Dan Lawlor: Political Machines are Ruining Rhode Island
Thursday, November 01, 2012
The machine mindset, in short, is opportunity for the well-connected, even as outsiders suffer. In addition to being harmful, it is a way of think that is also very attractive.
The machine mindset has compromised Progressives like Gordon Fox and Conservatives like Don Carcieri. Both Carcieri and Fox have close associates who have received Judicial appointments, and both had a role in the 38 Studios implosion.
Left and Right Wing activists groups in RI, while focusing on their core issues, have unintentionally kept this mindset humming. So have all of us on the sidelines.
Very understandably, every group is focused on success for "their" issue -everything from the private school bus program to funding for the arts. As a result, the legislative leadership promises everybody something - just enough to keep people in line, just enough, perhaps, to question the need for more good government reform.
Our political system is based on compromises - yet, when everyone starts compromising to achieve individual "success", the machine mindset coldly works its ways with the people on the inside. Instead of focusing on the broken system as a whole, the focus is put on preserving or advancing the piece of the budget or legislation that is "the issue." With the focus on yearly success, big picture fixes seldom come up, because upsetting the leadership hurts the chances of "the issue," whatever it is.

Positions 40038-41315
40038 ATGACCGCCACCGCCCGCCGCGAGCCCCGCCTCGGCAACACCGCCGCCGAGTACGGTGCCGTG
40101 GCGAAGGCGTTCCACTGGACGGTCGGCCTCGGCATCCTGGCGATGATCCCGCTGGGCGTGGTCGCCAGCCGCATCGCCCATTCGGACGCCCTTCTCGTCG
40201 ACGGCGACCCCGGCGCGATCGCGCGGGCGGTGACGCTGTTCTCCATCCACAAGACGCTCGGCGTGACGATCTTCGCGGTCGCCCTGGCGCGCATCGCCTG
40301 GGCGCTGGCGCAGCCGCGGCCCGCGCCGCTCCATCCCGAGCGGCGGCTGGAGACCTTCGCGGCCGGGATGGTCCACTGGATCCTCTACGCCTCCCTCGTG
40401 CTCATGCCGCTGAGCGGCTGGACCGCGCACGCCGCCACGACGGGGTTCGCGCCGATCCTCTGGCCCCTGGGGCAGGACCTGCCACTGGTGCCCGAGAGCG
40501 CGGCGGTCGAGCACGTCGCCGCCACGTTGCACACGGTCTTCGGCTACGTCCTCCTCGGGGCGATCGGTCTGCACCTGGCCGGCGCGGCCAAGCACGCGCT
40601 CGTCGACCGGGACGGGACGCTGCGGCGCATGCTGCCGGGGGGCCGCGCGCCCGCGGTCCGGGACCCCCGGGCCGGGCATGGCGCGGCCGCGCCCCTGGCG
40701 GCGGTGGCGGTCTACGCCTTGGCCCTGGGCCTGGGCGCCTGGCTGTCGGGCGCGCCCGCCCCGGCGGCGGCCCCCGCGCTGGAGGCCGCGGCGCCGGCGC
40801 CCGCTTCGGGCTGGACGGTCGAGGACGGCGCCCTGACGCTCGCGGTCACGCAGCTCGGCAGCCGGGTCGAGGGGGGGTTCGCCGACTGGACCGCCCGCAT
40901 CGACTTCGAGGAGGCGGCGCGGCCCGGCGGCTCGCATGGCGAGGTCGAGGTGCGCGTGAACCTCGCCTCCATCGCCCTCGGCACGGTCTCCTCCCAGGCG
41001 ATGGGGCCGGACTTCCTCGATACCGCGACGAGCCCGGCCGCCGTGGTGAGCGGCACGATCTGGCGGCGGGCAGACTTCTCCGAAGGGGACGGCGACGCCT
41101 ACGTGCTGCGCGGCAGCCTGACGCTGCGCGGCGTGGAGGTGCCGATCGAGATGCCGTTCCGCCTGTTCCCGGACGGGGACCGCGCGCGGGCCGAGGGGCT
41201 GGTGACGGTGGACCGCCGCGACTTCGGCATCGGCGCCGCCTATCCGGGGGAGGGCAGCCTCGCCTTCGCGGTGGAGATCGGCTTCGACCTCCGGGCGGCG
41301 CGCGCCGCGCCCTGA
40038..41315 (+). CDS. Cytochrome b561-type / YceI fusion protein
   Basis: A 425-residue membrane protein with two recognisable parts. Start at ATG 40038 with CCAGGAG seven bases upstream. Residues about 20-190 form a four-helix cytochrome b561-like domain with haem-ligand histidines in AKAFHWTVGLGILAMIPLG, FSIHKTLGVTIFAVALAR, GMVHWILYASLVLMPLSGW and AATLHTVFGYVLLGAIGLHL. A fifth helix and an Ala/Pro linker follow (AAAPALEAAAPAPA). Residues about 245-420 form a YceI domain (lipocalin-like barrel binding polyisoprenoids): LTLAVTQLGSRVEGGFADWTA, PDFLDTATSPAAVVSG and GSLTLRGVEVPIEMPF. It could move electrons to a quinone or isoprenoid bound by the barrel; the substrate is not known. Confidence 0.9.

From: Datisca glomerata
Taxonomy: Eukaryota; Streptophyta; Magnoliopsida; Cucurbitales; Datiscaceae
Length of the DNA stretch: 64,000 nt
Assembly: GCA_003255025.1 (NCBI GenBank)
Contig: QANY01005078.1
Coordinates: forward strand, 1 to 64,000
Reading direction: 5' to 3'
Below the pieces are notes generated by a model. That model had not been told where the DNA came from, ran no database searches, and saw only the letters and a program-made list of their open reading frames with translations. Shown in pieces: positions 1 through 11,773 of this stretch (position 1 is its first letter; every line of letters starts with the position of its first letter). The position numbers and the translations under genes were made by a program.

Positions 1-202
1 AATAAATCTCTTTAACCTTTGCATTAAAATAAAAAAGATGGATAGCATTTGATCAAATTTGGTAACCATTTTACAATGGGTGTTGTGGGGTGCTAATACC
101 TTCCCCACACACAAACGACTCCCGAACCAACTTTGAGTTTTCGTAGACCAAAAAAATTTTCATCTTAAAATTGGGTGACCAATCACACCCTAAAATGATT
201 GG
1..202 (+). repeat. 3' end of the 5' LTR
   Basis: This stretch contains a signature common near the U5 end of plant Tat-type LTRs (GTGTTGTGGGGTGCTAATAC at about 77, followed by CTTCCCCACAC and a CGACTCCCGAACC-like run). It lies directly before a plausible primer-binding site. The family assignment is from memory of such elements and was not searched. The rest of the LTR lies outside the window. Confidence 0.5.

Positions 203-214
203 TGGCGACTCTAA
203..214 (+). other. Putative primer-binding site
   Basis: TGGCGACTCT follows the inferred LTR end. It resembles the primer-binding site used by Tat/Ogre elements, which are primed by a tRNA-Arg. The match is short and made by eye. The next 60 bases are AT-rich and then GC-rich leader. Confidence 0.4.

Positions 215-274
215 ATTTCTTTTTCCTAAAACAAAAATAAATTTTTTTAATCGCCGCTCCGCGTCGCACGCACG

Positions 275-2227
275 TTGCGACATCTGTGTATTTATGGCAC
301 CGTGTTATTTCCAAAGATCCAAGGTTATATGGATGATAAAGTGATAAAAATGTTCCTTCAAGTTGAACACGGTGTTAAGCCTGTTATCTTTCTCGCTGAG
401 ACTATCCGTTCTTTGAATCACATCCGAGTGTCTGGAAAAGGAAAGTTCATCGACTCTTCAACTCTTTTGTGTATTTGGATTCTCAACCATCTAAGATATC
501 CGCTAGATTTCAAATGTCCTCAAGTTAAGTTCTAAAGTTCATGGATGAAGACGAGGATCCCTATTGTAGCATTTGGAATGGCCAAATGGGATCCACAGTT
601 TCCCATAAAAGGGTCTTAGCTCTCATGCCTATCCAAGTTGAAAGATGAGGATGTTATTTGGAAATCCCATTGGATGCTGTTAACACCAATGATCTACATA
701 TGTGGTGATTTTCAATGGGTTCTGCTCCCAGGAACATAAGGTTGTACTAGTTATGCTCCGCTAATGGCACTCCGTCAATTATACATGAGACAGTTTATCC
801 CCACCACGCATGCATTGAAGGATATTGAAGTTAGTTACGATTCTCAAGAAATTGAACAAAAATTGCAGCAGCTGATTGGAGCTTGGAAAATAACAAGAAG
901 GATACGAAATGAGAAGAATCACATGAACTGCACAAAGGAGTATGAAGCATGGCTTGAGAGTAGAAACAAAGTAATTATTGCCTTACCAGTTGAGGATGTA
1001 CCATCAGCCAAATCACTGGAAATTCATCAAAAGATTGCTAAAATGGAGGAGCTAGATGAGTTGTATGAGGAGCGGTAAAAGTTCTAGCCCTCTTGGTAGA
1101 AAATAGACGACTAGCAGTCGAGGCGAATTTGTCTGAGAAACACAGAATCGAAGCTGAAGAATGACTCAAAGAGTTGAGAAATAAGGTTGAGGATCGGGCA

Whether the Speaker is Harwood or Murphy or Fox, the mindset stays the same. I give big credit to Paula Hodges from Planned Parenthood for openly stating at Netroots Nation how decision-making in our assembly works: "Pre-Ordained, Private, and Paternalistic."
I would imagine that all of Rhode Island's activist groups - Planned Parenthood, Right to Life, Ocean State Action, RI Chamber of Commerce, RI-CAN, Marriage Equality, the labor unions, the Tea Party, the small business associations - have a stake in making our legislative process more transparent. Honestly, how many people like staying up past 1:00am on the last day of session to see if their bill (or their opponent's bill) will become law? I can hear the crickets.
There are several key ways the current process in the legislature is working against common sense. I bet many legislators are frustrated by the process as well. Here are two possible solutions:
1. By legislative rule or executive order, declare all legislative proceedings must end by 10pm. Massachusetts Gov. Deval Patrick recently issued an executive order declaring "formal session" must close by midnight on the last day of session.
2. Establish a clear, public calendar for hearings and votes to prevent last minute bottle-necks or surprises. In the past, Speaker Fox has called the last minute rush a mess, announcing, "I strongly believe that if bills, particularly non-budgetary items, are introduced earlier in the session, it helps the House of Representatives to fully vet and consider the information in an orderly manner."
Despite Speaker Fox's stated goal of an "orderly manner", the final General Assembly session for last fiscal year began on a Tuesday evening and wrapped up at 3:38 a.m. on Wednesday morning.
If all the activists groups of all shapes and stripes present a united front on good government issues, supporting legislators working for change, demanding greater transparency, then maybe, just maybe, the machine mindset will weaken, and final decisions will be made before the bewitching hour. That would be a nice treat.
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